Optimism about the nation’s economic outlook among U.S. business leaders rose in the second quarter of the year, according to the Grant Thornton International Business Report.
However, with the Greek bailout plan still in the works, optimism among Greek business leaders plummeted to its lowest level since the fourth quarter of 2012.
Grant Thornton found that optimism about the economic outlook among U.S. business leaders rose 11 percentage points to net 54 percent. Meanwhile, confidence in the European Union increased to net 58 percent, a 20 percentage-point increase from last quarter, and well above pre-crisis highs.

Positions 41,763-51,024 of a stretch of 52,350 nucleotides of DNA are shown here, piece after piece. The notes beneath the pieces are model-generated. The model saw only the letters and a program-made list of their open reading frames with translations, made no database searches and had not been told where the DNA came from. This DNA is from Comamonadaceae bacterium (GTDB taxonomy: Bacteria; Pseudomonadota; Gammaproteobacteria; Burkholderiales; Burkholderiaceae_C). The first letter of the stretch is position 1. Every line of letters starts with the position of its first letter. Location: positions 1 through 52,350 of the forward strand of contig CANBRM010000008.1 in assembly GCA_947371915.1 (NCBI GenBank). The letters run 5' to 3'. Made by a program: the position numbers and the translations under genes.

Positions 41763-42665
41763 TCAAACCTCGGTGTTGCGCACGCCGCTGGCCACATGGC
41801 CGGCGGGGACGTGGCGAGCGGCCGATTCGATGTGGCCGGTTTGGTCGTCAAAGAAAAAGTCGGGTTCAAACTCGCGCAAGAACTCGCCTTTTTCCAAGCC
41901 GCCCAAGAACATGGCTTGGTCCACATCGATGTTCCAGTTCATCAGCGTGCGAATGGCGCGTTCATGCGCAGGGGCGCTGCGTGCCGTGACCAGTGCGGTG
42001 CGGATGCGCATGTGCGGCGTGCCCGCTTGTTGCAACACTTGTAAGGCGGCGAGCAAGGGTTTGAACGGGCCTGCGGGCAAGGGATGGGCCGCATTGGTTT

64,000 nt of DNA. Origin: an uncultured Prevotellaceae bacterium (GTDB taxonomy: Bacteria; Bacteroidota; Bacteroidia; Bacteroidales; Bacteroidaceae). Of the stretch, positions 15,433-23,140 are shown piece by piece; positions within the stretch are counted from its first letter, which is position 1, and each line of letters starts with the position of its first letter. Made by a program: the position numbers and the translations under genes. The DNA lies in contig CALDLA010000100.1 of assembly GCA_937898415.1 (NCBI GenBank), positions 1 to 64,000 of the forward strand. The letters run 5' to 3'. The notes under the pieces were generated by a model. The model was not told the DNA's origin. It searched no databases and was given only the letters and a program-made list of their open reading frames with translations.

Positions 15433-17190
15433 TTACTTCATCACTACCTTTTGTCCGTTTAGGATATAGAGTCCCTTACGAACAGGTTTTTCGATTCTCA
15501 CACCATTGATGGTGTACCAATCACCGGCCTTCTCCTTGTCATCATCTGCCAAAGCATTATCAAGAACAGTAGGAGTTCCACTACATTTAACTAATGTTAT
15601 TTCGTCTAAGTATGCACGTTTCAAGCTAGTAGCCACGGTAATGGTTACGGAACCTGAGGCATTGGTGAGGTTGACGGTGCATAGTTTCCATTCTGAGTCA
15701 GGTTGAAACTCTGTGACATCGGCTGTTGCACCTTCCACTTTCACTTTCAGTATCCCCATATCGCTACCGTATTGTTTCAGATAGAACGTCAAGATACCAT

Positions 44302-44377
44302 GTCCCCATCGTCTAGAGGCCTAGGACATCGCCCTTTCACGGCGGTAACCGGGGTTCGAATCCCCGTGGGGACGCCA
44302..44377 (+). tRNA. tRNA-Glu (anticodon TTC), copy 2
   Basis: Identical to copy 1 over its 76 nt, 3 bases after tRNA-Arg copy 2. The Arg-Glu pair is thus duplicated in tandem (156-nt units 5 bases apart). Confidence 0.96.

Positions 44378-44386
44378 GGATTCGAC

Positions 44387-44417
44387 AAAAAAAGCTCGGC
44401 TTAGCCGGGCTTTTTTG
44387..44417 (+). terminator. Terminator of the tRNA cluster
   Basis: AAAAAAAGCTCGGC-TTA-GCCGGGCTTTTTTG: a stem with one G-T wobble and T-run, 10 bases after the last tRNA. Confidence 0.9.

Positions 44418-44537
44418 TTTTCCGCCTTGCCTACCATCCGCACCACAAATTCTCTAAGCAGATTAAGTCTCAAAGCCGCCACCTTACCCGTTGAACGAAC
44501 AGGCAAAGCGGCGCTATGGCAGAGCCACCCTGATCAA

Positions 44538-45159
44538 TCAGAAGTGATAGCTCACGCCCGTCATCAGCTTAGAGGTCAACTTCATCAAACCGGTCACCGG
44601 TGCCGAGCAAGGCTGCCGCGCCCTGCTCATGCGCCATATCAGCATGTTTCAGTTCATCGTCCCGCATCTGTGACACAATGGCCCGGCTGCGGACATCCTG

While optimism was up in the European Union, confidence among Greek business leaders plummeted to net -38 percent, down 44 percentage points from last quarter.
In the United States, companies’ plans to invest in research and development dropped 5 percentage points to net 32 percent, following a stagnant six-month period at net 37 percent.
“With optimism among U.S. business leaders on the rise, and so many other large economies reporting increased confidence, the global economy seems to be headed in the right direction,” said Grant Thornton LLP senior vice chair Stephen Chipman in a statement. “Less encouraging, however, is that, though business confidence seems to have recovered, business leaders around the world are still seemingly hesitant to make long-term investment decisions.”